Don't be fooled. Inside this thin coating of sweetness is a fiery core of total insanity.

Saturday, February 28, 2015

End of the Month View, February, 2015 -- Gravel Garden Makeover Plans

I meant to do an End of Month View post way back in January about all the plans I have for making over several different areas of the garden. I used the EoMV meme last year to show the changes in my Bottle Tree bed as I made it over in the first half of the year, and then to show how it shook out over the second half of the year. It was a very successful way to make sure I actually accomplished something in that bed, rather than just contemplating it ad infinitum and ad nauseum. This year I have four or five areas of my garden where I want to make some big changes, adding plants, moving plants, etc., etc., etc.

So I'm going to use the EoMV meme this year to push myself to make lots of changes. The first of those is in making over my gravel garden. I'm satisfied with the hardscaping features in this bed -- the gabions, stock tanks and culvert planters -- but the actual plants, not so much. Somehow, it just didn't turn out the way I first envisioned it, and I want to try and get it closer to that vision this year by pulling out some of the plants and replacing them with others. Part of the problem is that I used plants that, while drought-tolerant, have more of a cottage garden feel and look to them, such as Nepeta 'Walker's Low' which gets enormous and floppy and blowsy very quickly. Because the bees love it so much, and it never really stops flowering, I never cut it back for the entire growing season. And because the bees love it, I've been reluctant to remove it. But this is the year.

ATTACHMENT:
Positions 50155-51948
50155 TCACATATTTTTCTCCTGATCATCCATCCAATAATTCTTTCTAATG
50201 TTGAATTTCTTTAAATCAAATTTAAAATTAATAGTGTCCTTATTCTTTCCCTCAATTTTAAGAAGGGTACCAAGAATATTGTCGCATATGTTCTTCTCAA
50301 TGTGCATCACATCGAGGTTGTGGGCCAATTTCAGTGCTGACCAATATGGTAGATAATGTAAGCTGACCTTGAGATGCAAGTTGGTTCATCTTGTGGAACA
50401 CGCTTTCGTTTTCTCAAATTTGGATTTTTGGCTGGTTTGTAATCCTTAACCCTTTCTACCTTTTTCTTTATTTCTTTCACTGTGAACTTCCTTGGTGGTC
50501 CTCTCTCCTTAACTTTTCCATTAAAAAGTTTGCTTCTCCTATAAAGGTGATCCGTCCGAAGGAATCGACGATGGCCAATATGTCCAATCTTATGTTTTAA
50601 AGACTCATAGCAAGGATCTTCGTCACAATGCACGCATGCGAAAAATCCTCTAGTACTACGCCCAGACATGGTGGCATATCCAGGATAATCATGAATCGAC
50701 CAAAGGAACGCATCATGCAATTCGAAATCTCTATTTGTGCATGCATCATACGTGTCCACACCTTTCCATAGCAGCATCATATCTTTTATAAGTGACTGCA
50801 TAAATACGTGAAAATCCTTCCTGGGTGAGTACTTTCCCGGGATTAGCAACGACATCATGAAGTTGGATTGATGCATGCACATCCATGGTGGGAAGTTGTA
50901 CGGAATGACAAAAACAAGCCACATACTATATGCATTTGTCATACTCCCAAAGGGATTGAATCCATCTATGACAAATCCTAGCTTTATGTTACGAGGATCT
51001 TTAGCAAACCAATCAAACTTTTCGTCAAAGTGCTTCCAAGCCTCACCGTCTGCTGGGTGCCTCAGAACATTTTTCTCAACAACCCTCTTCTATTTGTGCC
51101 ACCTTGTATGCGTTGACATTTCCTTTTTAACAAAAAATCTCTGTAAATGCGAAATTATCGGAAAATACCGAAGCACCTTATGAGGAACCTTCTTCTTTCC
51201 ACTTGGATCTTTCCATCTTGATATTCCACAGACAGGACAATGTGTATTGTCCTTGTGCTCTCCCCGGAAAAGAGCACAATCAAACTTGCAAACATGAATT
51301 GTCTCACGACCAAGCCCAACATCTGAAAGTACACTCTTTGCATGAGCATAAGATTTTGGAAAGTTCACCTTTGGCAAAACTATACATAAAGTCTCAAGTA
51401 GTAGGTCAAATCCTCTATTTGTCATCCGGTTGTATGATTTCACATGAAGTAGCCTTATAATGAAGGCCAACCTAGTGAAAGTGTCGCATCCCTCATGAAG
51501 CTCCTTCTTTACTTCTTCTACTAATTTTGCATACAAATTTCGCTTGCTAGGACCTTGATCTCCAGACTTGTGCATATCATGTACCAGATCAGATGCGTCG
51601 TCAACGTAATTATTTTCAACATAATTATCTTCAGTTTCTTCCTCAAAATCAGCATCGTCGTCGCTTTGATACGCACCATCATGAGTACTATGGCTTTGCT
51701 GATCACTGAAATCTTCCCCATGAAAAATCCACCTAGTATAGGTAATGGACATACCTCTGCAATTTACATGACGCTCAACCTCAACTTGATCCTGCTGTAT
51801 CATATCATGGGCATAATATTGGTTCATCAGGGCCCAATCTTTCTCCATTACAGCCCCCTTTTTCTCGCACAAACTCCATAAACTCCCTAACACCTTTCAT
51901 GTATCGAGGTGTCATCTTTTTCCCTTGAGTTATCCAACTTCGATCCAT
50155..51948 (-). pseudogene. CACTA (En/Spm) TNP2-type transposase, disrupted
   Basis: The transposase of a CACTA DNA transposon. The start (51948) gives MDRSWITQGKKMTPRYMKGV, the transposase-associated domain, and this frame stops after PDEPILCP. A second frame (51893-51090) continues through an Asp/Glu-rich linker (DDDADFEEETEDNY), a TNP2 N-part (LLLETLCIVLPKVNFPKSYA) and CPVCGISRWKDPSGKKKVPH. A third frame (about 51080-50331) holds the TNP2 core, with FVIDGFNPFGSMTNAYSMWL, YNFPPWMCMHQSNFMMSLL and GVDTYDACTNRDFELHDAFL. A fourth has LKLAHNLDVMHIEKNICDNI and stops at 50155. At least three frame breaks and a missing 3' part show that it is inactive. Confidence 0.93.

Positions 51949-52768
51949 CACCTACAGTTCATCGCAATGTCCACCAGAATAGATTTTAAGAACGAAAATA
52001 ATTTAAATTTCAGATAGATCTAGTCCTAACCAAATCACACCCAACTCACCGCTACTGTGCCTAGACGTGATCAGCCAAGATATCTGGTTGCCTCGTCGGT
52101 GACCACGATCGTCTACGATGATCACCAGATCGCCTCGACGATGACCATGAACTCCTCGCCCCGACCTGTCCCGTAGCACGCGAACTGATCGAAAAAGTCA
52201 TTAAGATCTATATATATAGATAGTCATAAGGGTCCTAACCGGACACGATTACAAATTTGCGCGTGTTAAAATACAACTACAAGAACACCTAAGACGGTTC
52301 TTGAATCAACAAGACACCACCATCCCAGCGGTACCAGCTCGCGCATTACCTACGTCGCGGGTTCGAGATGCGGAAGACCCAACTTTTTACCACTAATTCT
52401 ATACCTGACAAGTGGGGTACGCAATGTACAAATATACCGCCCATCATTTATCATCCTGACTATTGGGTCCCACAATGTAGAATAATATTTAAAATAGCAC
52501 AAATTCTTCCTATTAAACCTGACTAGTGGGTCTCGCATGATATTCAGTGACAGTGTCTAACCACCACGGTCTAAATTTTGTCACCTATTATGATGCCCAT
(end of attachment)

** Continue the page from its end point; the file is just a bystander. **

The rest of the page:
I want the entire bed to have a more austere, ascetic look, which is how I first pictured it way back when. So, here's my post about how I'm going to redo it.

Wide shot of the gravel garden from the driveway, in all its winter ugliness

From the front door

The soil in both culvert planters has settled way too much, so I need to take all the plants out and top them off with soil. There's at least 6-8 inches of settling. There are Alliums in there that I'd like to move to the front garden, where I think they'll look better surrounded by grasses like Panicum. What's in there now? An Agave parryi 'J.C. Raulston,' a Stipa (or is it Nasella?) tenuissima, a Sedum of some kind, and some clumps of Sempervivum. I'd like it better if it matched the planter on the other side of the driveway, which has a Chaemerops humilis, a Nolina 'La Siberica,' and a few Agave havardiana.


The Alliums have already sprouted! I hope they survive being dug up and moved.

The other culvert planter, which needs topping off, as well as re-planting. What should I put in it? Maybe a Yucca rostrata? It doesn't get quite as much sun as the other culvert planter.